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Jur,
Please reassure me that my 2 X 8 spd SA hubs will not do the same......

I read the posts about 6th gear being a pain at times, so I adjusted the setting and got it right, but now fifth gear is making noises like it's not just right, looks like more experimentation.
Maybe using the hub under extreme stress like hard climbing is not advisable, perhaps they're only meant for commuting??.
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Old 10-01-07, 03:08 PM   #10
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Great analysis and investigation. I wonder how whatever it was got inside there. Do you think it was some junk that got in there at the factory, or something that broke off the unit? I'm hoping that the pounding you gave it broke something that smashed the planet gear, rather than random rubbish was left in there by the factory.

I can't imagine you have introduced anything yourself.

I've been inside my three speed SRF 3 a couple of times, I'll be damned careful after this that nothing comes adrift in there.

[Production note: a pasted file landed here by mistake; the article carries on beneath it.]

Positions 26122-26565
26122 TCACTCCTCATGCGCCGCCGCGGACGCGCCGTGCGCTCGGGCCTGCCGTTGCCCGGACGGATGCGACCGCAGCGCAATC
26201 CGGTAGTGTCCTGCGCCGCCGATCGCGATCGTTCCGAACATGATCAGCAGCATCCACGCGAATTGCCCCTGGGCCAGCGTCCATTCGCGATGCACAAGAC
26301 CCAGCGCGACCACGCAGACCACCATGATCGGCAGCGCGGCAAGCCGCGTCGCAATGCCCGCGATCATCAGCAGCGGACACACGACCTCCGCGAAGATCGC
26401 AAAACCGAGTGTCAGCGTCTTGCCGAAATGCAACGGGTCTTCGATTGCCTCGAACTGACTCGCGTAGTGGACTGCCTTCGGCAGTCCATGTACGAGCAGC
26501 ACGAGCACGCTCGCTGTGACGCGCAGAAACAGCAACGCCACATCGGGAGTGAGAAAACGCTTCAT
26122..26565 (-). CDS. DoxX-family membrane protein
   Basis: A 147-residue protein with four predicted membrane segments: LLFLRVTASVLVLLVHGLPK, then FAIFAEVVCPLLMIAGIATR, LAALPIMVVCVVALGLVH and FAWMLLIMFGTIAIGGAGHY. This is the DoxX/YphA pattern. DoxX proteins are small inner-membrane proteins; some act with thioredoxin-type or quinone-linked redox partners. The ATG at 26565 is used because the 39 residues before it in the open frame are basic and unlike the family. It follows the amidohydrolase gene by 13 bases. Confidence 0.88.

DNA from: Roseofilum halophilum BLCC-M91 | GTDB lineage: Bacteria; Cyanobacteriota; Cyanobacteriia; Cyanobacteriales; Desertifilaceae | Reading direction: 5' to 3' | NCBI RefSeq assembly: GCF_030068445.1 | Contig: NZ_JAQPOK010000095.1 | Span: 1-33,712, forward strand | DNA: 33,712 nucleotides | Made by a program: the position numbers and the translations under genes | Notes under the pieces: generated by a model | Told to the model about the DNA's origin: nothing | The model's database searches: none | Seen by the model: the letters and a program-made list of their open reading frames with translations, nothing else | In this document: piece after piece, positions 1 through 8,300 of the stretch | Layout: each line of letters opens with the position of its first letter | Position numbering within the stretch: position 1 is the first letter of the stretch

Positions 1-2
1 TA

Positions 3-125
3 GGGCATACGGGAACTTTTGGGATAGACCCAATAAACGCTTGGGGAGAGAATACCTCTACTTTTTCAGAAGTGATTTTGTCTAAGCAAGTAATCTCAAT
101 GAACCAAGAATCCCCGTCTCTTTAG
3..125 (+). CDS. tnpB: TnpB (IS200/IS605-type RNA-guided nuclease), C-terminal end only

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Old 10-01-07, 04:32 PM   #11
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During the first check-over I was looking for something that looked broken, but nothing turned up. Everything looks very good, no signs of mangling or damage anywhere until I found the crack. So at this stage I'm guessing the foreign body is something from the factory, but the planet gear rivets will have to be removed to be sure.

I don't think overwork was the culprit; even though I do ride very hard at times, I have a high cadence so the force on the gears wouldn't be that high. Of course sometimes climbing out of the saddle is involved but even there I have a tendency to 'dance' rather than grind. Having said that, there are a few places on my daily commute where grinding is required due to steepness. Anyway I would have thought that the gears are designed to withstand that.